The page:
Emily Leonard Trenholm is a telemark and alpine skier, mountain biker, and stand-up paddleboarder, so it makes sense that she would come into her own as an artist working in the outdoors.
During the month of January, Trenholm’s bold, new abstracted landscapes were featured at Bromfield Gallery in Boston, a show she won in a competition for artists who have not previously had a solo exhibition in a commercial gallery.
Entitled “Painting in the Woods,” the show consisted of ink, graphite, gouache, and acrylic works on paper that were painted in the woods around Trenholm’s home in Brunswick. With titles such as “Fall Pools,” “Spring Flood” and “Ripple,” they strike a creative balance between observation and gesture, description and abstraction, emotional response to nature and deft application of materials.
I have known Trenholm since she was a girl growing up in Yarmouth. As a teen, she was a downhill racer, softball, and soccer player. I have been following her progress as an artist at a distance since she graduated from the University of New Hampshire in 2005. Her maturation as an artist has followed a well-traveled painters’ path.
Trenholm earned her Master of Fine Arts degree at Boston University in 2011. There she studied with John Walker, one of America’s and Maine’s finest painters. Walker’s muddy salt flat abstractions inform Trenholm’s more colorful abstract forest landscapes.
Since graduate school, Trenholm has developed her own style in part by spending time at residencies on Monhegan and Great Spruce Head Island. In 2019, she studied at Haystack Mountain School of Crafts with painter Meghan Brady, whose influence can be seen in the mixed media and collaged nature of Trenholm’s new paintings and in the high-keyed palette.
“Emily came to the workshop at Haystack with a quiet intensity that seems to go along with working from observation in nature, which is an inherently chaotic and overwhelming experience (kind of like raising a family), and turned that intensity towards the prompts in the workshop,” Brady said. “I remember the drawings being open and experimental and full of life – in keeping with the feeling of the work in the Bromfield show.”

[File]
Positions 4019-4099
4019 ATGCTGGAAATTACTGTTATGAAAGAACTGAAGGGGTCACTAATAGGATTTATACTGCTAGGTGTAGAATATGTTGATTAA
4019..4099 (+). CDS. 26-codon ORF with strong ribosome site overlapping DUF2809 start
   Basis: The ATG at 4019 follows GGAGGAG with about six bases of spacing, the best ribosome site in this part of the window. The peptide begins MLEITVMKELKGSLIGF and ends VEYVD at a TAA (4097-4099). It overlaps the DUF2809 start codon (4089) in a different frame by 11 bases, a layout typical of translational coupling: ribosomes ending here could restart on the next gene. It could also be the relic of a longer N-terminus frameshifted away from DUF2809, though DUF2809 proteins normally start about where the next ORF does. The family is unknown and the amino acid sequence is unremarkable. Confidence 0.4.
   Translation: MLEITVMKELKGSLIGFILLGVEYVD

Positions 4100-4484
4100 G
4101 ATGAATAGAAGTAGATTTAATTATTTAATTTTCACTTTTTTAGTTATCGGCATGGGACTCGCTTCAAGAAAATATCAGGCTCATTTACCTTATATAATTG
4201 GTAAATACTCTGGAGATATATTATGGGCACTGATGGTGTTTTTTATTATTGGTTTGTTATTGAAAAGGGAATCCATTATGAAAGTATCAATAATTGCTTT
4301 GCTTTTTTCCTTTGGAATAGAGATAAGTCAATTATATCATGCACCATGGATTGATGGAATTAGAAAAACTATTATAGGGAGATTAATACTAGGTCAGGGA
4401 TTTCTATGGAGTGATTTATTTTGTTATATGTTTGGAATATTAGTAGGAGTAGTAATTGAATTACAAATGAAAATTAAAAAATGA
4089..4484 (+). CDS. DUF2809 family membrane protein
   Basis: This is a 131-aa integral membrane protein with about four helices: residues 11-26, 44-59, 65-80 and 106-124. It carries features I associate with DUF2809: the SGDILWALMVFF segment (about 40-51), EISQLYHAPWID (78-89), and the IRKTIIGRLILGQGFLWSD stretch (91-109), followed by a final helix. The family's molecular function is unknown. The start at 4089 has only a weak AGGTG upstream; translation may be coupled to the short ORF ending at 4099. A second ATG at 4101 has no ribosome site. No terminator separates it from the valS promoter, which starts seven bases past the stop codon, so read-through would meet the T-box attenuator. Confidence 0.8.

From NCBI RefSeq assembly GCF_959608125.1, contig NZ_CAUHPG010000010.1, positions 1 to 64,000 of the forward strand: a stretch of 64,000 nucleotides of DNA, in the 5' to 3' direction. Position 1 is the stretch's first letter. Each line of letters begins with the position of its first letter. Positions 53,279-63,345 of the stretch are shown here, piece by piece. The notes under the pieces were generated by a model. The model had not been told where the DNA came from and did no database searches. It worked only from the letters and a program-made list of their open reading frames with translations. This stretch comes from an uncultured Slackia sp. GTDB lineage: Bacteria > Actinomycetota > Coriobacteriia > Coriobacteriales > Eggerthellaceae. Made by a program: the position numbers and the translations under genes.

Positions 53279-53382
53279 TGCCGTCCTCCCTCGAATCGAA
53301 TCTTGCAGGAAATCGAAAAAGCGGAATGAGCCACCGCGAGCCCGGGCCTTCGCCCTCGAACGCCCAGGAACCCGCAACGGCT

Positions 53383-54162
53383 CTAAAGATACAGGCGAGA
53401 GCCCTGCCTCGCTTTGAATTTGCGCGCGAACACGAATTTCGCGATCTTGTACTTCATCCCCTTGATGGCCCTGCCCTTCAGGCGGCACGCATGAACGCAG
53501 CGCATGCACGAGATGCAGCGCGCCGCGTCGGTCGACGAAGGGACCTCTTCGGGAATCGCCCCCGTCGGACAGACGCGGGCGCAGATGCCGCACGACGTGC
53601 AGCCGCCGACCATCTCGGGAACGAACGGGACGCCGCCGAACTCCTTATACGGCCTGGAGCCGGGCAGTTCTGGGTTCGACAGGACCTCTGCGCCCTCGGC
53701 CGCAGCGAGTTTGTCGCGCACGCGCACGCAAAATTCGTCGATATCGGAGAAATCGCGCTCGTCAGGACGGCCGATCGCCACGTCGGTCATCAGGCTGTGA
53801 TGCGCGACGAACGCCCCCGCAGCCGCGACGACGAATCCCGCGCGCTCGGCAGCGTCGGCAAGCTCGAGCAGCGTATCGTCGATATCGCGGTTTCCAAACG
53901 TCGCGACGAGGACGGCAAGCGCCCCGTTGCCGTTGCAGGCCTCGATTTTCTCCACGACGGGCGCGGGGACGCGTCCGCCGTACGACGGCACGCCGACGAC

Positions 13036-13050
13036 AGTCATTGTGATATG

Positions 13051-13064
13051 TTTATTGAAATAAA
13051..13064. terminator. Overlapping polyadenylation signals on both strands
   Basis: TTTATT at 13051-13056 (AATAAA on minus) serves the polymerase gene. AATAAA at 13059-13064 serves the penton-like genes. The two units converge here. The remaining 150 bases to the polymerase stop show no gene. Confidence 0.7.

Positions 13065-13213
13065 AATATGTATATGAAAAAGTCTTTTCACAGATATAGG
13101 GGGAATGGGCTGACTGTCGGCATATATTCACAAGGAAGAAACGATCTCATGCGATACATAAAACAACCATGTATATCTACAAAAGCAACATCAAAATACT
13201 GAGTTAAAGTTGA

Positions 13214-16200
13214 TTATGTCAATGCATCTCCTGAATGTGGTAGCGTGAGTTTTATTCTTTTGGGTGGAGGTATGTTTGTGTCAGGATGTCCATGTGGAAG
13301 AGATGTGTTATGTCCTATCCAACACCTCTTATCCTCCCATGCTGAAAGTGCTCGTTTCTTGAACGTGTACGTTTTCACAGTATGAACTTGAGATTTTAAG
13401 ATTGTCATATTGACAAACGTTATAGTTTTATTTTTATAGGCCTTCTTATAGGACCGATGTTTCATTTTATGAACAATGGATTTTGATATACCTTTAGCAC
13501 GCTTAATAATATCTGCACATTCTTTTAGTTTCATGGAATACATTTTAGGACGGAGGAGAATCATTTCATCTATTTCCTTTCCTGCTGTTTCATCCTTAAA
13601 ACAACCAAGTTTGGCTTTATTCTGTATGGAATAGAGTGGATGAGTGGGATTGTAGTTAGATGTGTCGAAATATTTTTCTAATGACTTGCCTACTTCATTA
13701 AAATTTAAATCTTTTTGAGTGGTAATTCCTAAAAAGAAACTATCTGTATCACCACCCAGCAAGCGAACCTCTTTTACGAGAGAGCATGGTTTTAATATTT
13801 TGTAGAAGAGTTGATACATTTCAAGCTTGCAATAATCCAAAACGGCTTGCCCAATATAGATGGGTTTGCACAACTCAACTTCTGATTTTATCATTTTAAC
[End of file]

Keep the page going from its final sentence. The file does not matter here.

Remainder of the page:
The forces that formed Trenholm’s mature new work are those of motherhood and the social turbulence of the times.
“Becoming a mother had a huge effect on me,” Trenholm said. “I have two boys, 21 months apart in age. I continued making work after my first was born, but once I had two, I stopped painting regularly and my creative practice became them.”
The provocation for getting serious about her art again was the mayhem we have all had to deal with over the past year.
“I hit a breaking point last spring while I was personally confronting the pandemic, racial injustice, and the global climate crisis,” Trenholm said. “I started spending days in the woods working from this surging stream behind our house. I had to deal with the emotions I had through paint. The stream offered a steady noise and visual chaos which seemed in line with how I was feeling and the work just came out.”
Art is a way of responding to the phenomenal world and, in troubled times, a way of coping. That’s what I see in Trenholm’s new work, an artist coping with chaos and doing a splendid job of it.
“Making and witnessing art is part of our human experience and triggers some emotional feeling in every person,” she said. “The more exposure we have to the stories and art of all people, the more we can learn to care for each other.”
Edgar Allen Beem has been writing about art in Maine since 1978.